In Brief

Jose Mourinho 'totally against' international friendlies

Man United will be without Chris Smalling and Phil Jones this weekend as manager says non-competitive games are pointless

It's not often Jose Mourinho can claim to speak for the country but the Manchester United manager has voiced the thoughts of many in saying he is "totally against" international friendlies.

For many football fans, the meaningless fixtures not only deprive them of Premier League action but force them to watch matches that are low on quality, low on commitment and high in tedium.

In Mourinho's case, it's more about the fact that the friendlies put his players at risk of returning to Old Trafford with an injury, and that's what has happened with Chris Smalling and Phil Jones both carrying knocks picked up on international duty, with Jones's toe problem inflicted by Smalling during training.

The pair missed the Three Lions qualifier against Lithuania on Sunday and neither will be available for United when they host West Bromwich Albion on Saturday.

"I am totally against the friendly matches," said an irate Mourinho. "I think friendly matches for the national team only make sense before the final phases. A couple of weeks before the Euros or a couple of weeks before the World Cup makes sense. But mid-season friendly matches mixed with qualification matches, I don't think that makes sense. On top of that the matches are not really big matches so I am not a big fan."

It's not the first time a manager has questioned the point of international friendlies. Alex Ferguson and Harry Redknapp expressed similar sentiments during their managerial careers and during his time in charge of Chelsea, Roberto Di Matteo, complained about the fixtures.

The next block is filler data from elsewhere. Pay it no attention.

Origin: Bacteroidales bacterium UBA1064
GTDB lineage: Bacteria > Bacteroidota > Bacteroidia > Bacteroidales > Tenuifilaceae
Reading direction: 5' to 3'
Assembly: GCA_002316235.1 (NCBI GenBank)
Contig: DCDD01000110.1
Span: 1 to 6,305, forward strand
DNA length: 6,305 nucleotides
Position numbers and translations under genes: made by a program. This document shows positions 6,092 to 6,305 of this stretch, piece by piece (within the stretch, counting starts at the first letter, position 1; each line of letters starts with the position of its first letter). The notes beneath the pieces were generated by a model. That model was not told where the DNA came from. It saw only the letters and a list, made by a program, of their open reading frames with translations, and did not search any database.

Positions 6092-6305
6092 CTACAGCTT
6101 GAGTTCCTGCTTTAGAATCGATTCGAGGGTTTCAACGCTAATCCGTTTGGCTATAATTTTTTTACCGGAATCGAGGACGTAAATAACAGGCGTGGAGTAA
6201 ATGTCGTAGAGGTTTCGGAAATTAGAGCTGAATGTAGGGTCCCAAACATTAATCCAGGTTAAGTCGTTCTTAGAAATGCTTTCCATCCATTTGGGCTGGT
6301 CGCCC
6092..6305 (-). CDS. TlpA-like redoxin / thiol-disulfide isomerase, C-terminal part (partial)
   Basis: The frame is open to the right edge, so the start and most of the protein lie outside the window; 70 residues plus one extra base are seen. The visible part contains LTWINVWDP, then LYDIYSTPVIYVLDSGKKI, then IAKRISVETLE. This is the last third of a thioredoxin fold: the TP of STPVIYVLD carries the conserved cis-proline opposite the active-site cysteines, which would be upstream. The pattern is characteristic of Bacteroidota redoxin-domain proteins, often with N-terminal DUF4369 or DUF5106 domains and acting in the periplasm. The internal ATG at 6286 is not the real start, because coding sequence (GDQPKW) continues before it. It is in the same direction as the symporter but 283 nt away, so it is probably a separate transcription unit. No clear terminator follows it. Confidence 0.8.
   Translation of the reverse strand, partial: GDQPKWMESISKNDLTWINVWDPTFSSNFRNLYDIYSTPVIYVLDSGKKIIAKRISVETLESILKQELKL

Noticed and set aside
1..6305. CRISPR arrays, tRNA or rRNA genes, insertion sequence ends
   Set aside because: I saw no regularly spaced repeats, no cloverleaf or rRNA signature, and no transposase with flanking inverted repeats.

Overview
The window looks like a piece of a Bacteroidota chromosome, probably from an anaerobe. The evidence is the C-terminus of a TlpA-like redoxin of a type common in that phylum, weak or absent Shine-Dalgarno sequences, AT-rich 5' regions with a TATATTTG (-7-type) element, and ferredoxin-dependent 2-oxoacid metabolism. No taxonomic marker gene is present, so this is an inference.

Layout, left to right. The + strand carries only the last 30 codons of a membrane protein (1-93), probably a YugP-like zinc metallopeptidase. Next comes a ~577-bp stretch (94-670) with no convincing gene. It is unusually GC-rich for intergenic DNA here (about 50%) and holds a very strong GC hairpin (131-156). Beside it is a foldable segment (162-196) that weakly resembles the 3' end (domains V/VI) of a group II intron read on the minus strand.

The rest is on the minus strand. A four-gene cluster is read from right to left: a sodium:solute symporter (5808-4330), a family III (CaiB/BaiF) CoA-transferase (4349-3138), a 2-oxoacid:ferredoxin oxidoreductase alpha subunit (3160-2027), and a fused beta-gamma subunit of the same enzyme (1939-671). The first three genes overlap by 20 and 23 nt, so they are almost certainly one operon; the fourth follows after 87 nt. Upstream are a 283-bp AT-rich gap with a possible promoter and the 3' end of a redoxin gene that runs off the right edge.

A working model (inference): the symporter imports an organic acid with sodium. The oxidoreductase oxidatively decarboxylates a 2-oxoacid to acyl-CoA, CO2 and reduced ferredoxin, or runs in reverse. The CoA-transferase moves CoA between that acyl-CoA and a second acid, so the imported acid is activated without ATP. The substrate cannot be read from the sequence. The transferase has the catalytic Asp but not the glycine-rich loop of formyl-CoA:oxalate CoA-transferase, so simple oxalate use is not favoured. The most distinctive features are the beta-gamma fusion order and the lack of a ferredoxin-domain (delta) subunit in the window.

"I know the national coaches want to try out some stuff but I am not sure how much this benefits any of the players who are travelling from different time zones."

Some of the strongest criticism, however, has come from Arsene Wenger, who like Mourinho has seen several of his players return from international friendlies with injuries. 

"There are a lot of politics behind these games because when you see some teams travelling during that period, you think it is more to pay back some corporation rather than preparing a team for the next official game," he told the Daily Mail in 2012. "I believe the friendly games are there as well to help some federations to raise money."

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